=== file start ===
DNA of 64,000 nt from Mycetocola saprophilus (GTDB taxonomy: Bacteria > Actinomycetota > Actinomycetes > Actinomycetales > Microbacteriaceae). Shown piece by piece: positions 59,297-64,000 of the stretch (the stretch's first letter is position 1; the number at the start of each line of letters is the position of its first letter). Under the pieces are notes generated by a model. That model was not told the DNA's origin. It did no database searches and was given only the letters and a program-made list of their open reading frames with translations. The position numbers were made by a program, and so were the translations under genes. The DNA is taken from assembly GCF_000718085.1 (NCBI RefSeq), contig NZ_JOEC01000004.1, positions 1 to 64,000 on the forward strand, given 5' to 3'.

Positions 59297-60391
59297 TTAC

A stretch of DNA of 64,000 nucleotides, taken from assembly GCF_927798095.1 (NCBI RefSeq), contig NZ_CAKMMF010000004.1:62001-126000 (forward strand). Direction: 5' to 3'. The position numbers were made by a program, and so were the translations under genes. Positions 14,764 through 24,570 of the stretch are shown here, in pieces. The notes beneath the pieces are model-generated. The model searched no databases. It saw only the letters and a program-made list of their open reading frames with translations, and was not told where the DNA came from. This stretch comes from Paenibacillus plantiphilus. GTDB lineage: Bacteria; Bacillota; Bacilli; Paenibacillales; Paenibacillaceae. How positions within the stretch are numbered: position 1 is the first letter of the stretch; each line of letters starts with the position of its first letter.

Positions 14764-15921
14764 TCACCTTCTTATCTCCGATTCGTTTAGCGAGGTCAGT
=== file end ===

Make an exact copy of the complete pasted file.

DNA of 64,000 nt from Mycetocola saprophilus (GTDB taxonomy: Bacteria > Actinomycetota > Actinomycetes > Actinomycetales > Microbacteriaceae). Shown piece by piece: positions 59,297-64,000 of the stretch (the stretch's first letter is position 1; the number at the start of each line of letters is the position of its first letter). Under the pieces are notes generated by a model. That model was not told the DNA's origin. It did no database searches and was given only the letters and a program-made list of their open reading frames with translations. The position numbers were made by a program, and so were the translations under genes. The DNA is taken from assembly GCF_000718085.1 (NCBI RefSeq), contig NZ_JOEC01000004.1, positions 1 to 64,000 on the forward strand, given 5' to 3'.

Positions 59297-60391
59297 TTAC

A stretch of DNA of 64,000 nucleotides, taken from assembly GCF_927798095.1 (NCBI RefSeq), contig NZ_CAKMMF010000004.1:62001-126000 (forward strand). Direction: 5' to 3'. The position numbers were made by a program, and so were the translations under genes. Positions 14,764 through 24,570 of the stretch are shown here, in pieces. The notes beneath the pieces are model-generated. The model searched no databases. It saw only the letters and a program-made list of their open reading frames with translations, and was not told where the DNA came from. This stretch comes from Paenibacillus plantiphilus. GTDB lineage: Bacteria; Bacillota; Bacilli; Paenibacillales; Paenibacillaceae. How positions within the stretch are numbered: position 1 is the first letter of the stretch; each line of letters starts with the position of its first letter.

Positions 14764-15921
14764 TCACCTTCTTATCTCCGATTCGTTTAGCGAGGTCAGT